Neil Sedaka released his second solo album, Circulate, in 1961 when he was at the peak of his powers as a hitmaking songwriter. Instead of emphasizing his original compositions on Circulate, he covered a bunch of pop standards, including such mainstays as "Smile," "All the Way," "Angel Eyes," and "Everything Happens to Me." By choosing to deliver an album of standards instead of cutting versions of his rock-influenced pop hits for LaVern Baker, Clyde McPhatter, and Roy Hamilton, Sedaka confirmed that he was as much an old-fashioned singer as he was a teen idol, and Circulate certainly has a snazzy, almost schmaltzy, sound that is better suited to Vegas than the pop charts. And if the album was intended to showcase his range, it certainly does a good job of doing so. Perhaps Sedaka's voice is a little bit thin and nasal in comparison to Frank Sinatra -- and perhaps he doesn't quite have the flair for this material that his peer Bobby Darin did -- but Sedaka comes across as a born showman, delivering these songs with a smile and a bit of a swagger. If it's not the best collection of standards you'll ever hear, it's at least a thoroughly entertaining album, one that captures the sound of 1961 -- and it's also the first indication of Sedaka's range as a musician.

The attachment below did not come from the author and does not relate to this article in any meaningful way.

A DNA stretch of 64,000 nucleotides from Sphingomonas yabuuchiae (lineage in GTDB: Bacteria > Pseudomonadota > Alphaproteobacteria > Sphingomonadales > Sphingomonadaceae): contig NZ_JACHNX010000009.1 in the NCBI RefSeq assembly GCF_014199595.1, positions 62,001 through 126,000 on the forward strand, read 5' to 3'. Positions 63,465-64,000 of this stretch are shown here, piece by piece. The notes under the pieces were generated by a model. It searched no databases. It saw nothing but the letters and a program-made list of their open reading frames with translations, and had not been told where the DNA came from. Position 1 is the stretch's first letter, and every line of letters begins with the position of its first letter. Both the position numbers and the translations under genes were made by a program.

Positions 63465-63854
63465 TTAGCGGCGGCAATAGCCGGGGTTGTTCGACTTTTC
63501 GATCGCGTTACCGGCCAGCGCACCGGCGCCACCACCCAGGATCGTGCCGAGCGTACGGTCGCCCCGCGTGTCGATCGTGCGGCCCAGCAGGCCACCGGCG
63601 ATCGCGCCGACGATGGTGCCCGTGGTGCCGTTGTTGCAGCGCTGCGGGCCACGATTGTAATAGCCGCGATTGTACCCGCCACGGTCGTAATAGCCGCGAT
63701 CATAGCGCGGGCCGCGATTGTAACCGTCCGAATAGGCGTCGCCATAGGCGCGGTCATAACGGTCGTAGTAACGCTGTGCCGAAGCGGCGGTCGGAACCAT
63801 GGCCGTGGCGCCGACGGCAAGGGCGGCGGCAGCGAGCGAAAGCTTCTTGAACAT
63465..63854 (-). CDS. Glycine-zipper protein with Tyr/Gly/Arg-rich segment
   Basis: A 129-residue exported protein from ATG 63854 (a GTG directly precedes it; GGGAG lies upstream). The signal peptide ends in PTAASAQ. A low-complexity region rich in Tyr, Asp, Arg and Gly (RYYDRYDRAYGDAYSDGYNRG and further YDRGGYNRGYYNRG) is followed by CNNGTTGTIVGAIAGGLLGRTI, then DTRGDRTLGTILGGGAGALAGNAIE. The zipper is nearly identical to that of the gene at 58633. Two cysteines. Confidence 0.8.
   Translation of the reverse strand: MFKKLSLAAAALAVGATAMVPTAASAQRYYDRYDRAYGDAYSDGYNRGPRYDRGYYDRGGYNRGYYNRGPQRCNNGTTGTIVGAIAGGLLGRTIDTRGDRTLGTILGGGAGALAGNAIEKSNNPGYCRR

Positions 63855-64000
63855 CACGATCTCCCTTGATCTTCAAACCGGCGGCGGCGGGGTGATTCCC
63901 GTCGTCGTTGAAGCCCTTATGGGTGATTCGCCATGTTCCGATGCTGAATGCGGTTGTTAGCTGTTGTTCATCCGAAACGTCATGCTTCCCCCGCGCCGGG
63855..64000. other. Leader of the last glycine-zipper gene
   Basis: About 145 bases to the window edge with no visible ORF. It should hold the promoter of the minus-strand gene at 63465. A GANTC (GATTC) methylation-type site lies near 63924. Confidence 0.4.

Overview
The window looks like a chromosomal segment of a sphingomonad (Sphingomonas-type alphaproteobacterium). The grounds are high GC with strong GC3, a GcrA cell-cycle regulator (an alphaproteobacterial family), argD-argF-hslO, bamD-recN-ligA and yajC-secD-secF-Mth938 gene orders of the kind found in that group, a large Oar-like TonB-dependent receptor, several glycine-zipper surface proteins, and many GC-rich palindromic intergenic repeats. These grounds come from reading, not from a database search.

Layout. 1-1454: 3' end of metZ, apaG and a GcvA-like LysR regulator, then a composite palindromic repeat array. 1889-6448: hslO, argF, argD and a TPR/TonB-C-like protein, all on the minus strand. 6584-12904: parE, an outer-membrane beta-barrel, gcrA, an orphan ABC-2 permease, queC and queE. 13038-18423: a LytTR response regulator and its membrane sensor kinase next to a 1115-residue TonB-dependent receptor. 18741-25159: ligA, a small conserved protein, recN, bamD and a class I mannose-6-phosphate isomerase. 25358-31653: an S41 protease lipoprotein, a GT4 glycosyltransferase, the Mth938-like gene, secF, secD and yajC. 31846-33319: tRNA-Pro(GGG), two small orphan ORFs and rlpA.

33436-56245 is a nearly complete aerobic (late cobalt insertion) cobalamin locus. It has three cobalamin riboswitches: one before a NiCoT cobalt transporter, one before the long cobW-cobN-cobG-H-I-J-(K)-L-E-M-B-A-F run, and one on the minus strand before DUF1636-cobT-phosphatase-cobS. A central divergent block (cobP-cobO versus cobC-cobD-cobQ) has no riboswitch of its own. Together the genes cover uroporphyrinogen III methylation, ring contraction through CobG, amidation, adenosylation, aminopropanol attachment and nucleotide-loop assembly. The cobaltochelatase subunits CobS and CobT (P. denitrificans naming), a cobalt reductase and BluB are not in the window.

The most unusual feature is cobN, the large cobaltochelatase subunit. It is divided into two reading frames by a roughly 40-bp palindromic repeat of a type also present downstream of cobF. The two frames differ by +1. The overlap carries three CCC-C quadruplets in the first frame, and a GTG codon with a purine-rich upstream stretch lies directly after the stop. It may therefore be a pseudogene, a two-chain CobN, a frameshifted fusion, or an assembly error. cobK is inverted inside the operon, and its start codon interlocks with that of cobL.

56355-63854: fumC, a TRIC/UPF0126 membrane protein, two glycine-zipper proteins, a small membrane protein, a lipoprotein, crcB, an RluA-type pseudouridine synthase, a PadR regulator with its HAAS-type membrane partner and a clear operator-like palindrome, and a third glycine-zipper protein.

AllMusic Review by Stephen Thomas Erlewine